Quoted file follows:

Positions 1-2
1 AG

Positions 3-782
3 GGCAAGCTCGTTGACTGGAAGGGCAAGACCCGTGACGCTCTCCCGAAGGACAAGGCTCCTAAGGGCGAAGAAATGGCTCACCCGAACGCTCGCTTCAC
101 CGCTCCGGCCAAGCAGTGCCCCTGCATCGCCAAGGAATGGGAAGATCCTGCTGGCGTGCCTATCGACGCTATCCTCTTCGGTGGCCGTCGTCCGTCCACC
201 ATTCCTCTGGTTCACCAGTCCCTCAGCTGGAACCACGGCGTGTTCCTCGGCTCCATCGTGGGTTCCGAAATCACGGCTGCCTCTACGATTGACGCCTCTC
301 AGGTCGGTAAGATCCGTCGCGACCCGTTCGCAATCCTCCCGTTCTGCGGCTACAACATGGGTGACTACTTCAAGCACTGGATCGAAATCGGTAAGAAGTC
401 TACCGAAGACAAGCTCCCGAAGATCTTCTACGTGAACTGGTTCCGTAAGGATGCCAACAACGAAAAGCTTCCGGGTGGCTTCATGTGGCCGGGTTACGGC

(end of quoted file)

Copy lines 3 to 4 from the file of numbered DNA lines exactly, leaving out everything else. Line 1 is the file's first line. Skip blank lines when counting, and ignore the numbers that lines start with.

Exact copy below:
Positions 3-782
3 GGCAAGCTCGTTGACTGGAAGGGCAAGACCCGTGACGCTCTCCCGAAGGACAAGGCTCCTAAGGGCGAAGAAATGGCTCACCCGAACGCTCGCTTCAC